Since the introduction of automation, people have been afraid that technological developments would cause increased unemployment especially in low level jobs. As an example, during Paris-Roubaix stage of Tour de France in 1976, workers of Parisienne newspaper held up the race for an hour to protest against the introduction of automation in their printing facilities. This fear proved to have grounds according to some studies (such as Jeremy Rifkin’s long discussed End of Work book) and some other views claim that it has lead to other types of job opportunities for which other skill sets are required.
Apparently, the problem was not that people would love to do tedious jobs but it was the fear of losing jobs and even worse security for their future. So, we have been struggling with a fundamental concern which can be related to Maslow’s hierarchy of human needs.
According to Maslow’s theory, once the basic needs are satisfied people would struggle to sustain their stability for the future. Supposedly, the automation/robotics technology would have been challenged by safety and security concerns at the first stage and resulting in resistance against automation at the work floor. Indeed this was the case, which resulted in several solutions for improving the security feelings of people and securing the position of automation technology in the market. Politicians have proposed several ways such as basic income (2), shorter working hours (3) which are still under discussion and even trials have been done in several countries.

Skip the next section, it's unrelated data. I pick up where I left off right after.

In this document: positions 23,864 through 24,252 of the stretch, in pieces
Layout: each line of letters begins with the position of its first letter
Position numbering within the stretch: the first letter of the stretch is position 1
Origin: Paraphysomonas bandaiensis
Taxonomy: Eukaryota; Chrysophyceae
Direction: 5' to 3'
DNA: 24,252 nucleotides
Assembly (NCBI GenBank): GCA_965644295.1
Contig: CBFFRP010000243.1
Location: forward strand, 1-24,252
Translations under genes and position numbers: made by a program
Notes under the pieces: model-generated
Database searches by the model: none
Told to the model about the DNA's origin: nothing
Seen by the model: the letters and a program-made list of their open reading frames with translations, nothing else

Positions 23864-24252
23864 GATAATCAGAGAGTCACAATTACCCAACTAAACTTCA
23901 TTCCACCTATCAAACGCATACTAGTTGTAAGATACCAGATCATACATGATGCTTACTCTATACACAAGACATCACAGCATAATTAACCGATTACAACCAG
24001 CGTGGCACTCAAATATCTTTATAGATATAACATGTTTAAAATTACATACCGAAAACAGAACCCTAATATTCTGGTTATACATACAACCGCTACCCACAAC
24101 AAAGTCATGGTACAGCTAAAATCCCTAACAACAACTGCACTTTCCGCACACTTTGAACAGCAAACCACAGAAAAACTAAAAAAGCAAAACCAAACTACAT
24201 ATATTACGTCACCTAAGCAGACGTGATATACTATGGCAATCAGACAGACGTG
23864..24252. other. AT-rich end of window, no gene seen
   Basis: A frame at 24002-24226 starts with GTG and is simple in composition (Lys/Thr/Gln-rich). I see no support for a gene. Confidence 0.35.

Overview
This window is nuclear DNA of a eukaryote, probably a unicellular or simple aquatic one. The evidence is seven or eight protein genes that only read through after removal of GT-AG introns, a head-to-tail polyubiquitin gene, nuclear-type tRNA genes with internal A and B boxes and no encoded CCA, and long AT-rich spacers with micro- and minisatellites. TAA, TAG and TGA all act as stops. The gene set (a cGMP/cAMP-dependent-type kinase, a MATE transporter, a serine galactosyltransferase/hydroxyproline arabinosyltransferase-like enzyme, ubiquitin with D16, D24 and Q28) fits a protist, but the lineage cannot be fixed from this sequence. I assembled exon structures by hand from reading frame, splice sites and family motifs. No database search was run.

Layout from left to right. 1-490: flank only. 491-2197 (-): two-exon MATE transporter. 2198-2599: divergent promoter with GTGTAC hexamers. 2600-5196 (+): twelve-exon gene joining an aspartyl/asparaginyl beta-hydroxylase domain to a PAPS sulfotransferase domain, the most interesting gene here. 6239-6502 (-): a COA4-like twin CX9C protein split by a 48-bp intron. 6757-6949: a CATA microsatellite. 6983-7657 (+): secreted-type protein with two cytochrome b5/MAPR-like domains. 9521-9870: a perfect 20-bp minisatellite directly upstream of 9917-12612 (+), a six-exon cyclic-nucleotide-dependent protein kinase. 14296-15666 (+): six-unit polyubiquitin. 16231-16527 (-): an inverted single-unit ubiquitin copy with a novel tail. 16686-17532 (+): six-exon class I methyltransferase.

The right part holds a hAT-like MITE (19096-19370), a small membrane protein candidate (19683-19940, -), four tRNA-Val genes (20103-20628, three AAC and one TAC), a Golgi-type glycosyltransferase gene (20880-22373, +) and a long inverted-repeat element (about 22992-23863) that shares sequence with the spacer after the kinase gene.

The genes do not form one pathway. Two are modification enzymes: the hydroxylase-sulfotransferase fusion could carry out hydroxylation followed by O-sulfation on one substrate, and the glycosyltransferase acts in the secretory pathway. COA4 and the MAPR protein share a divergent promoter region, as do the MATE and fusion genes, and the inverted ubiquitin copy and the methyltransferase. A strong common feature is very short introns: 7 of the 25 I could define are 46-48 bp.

Recently, we have already started seeing unmanned operations or facilities running with minimum human interference. Typical applications of industrial robots include assembling, dispensing, handling, processing (for instance, cutting) and welding, all of which are prevalent in manufacturing industries; as well as harvesting (in agriculture) and inspecting of equipment and structures (common in power plants). (Robots at Work, 2015) Declining costs of robots will make this transition even faster and more widespread in different industries at different scales.
A famous example of this is Amazon’s fully automated warehouse, employing (!) 30.000 robots in their so called fulfilment centres. This level of automation is required because of the severe conditions that Amazon warehouse employees have been exposed to. It would be interesting to see robots revolting against the ‘subhuman (or sub-robot) conditions’ in the warehouse.
Another example is Rotterdam’s Europoort, not only one of the busiest but also one of the most innovative terminal around the world. Container loading and stacking in the port is almost fully automated. People are working in the monitoring and control rooms where one person can handle minimum 10 operation lines, which was 1 for 1.